Want to improve your results? Mail to all the influencers in the customer company – from the CEO to the clerk who uses the product, if possible – to hit every level of influence. Be sure not to forget the financial and technology people who are also impacted by the decision to buy.
At a finer level of detail, publishers of leading trade publications can provide, for a fee, a list of every subscriber with a certain title or higher. The marketer can then append its own database with the new names from the publisher’s list. Or the publisher could provide a list of all subscribers who reported on the subscriber-qualification card that they recommend, influence or make final decisions on purchases in the marketer’s equipment category. Again, the marketer could use the data to expand and enhance its database.
Closer to home, the marketer can identify influencers by interviewing the sales force. The company’s salespeople know how the sales process works and what customer representatives play a role in the buying process. When interviewing the sales force, ask:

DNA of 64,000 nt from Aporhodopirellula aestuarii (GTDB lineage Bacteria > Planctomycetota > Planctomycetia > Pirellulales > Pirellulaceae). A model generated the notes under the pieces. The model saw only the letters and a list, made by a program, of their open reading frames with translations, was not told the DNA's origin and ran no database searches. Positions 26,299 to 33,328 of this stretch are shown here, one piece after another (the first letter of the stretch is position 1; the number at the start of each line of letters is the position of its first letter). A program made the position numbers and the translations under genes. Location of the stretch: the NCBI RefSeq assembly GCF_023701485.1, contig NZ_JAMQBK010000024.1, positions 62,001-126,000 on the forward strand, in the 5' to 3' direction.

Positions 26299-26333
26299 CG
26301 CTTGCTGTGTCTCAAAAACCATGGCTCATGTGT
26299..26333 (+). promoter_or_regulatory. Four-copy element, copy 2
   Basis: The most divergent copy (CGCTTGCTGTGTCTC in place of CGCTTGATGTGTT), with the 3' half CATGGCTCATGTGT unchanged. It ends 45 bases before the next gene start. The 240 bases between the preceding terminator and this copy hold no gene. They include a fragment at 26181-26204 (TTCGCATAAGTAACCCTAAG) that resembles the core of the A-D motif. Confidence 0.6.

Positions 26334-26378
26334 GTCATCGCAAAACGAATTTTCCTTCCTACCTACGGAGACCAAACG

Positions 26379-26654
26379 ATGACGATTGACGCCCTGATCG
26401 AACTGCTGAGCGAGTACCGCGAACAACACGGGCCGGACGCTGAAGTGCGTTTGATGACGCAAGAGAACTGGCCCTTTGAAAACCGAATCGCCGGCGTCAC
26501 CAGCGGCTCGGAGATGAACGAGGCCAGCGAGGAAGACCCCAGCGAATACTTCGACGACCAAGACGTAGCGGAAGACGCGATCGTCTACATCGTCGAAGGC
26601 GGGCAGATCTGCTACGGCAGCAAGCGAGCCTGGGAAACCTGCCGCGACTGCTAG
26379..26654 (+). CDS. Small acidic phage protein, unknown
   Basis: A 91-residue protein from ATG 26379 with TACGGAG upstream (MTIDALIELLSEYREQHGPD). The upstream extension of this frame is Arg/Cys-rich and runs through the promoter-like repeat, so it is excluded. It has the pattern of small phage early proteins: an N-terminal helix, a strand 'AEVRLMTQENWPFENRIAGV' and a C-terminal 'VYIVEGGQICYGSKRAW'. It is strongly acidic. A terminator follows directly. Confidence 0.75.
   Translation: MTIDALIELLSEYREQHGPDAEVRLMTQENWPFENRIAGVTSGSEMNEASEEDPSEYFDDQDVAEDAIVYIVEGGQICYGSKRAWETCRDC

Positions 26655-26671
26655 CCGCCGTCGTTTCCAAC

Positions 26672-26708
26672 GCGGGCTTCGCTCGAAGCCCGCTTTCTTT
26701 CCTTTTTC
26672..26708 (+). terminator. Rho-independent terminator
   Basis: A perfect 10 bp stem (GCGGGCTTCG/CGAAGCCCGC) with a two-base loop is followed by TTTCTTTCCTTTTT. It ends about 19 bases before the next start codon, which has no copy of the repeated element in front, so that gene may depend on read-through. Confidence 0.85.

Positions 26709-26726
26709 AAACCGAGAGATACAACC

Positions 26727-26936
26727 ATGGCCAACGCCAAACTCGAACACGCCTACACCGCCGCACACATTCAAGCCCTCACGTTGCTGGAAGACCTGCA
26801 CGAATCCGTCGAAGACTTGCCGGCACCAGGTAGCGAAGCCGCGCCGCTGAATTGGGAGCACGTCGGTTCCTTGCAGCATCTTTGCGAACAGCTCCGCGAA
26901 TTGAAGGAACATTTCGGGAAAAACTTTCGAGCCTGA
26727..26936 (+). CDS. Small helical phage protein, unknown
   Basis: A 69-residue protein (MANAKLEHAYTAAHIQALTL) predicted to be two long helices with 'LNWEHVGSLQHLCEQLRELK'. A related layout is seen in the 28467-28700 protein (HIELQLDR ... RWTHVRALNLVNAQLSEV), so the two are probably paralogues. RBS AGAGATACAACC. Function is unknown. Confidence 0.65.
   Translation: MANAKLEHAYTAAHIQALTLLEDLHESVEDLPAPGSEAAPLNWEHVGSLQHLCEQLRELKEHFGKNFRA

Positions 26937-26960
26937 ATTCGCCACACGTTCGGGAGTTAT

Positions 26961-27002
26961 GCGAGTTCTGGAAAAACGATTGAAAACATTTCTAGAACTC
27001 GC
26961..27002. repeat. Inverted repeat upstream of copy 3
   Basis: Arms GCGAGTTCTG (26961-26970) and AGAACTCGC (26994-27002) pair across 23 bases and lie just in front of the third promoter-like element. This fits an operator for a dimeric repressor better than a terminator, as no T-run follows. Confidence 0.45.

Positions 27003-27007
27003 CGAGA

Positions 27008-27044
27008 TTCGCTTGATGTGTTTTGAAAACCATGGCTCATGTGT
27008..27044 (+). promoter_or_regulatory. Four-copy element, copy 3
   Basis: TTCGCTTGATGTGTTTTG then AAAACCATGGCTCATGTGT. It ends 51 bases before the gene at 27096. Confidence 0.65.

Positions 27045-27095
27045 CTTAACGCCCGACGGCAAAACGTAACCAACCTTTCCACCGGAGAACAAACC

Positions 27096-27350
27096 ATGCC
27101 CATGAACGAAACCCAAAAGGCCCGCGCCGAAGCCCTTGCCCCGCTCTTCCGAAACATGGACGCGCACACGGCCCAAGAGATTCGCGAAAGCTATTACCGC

- Why do customers buy our products? Is it to solve business problems or technical problems?
- Does a technician drive the purchase, or is it the manager of a department?
- How high in the customer organization does buying authority rise, or how much budget authority is needed to approve the sale? Is it at the executive level or the manager level?
A combination of outside data with detailed information from your sales team is a sound strategy for identifying and targeting influencers.
M. H. “Mac” McIntosh is president of North Kingstown, RI-based B-to-B marketing consultancy Mac McIntosh.